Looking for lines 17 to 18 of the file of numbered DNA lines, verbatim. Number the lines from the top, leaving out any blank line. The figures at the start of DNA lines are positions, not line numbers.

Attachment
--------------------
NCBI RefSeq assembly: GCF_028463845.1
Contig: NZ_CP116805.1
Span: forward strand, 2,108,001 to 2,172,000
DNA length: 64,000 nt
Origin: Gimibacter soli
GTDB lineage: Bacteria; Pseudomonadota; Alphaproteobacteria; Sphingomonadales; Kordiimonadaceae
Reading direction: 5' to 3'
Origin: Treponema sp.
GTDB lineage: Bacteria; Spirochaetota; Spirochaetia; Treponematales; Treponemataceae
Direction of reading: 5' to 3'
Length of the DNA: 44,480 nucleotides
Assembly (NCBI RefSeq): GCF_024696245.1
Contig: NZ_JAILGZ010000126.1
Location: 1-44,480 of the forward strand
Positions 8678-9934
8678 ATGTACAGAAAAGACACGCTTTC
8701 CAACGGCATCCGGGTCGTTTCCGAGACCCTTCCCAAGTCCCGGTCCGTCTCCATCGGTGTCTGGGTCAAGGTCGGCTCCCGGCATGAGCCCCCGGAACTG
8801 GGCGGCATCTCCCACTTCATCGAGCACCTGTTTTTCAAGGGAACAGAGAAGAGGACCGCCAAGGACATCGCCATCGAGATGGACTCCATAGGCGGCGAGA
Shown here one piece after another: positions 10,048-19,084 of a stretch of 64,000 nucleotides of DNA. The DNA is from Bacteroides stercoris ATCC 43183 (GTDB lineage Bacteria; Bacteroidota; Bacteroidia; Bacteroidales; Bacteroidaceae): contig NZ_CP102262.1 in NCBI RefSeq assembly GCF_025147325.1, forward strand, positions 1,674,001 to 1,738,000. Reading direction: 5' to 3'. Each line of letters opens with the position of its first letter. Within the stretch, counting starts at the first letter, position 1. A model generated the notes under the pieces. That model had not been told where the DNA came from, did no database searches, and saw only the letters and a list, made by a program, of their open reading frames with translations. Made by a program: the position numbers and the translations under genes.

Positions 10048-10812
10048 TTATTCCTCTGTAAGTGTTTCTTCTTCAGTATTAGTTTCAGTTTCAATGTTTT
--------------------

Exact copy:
8701 CAACGGCATCCGGGTCGTTTCCGAGACCCTTCCCAAGTCCCGGTCCGTCTCCATCGGTGTCTGGGTCAAGGTCGGCTCCCGGCATGAGCCCCCGGAACTG
8801 GGCGGCATCTCCCACTTCATCGAGCACCTGTTTTTCAAGGGAACAGAGAAGAGGACCGCCAAGGACATCGCCATCGAGATGGACTCCATAGGCGGCGAGA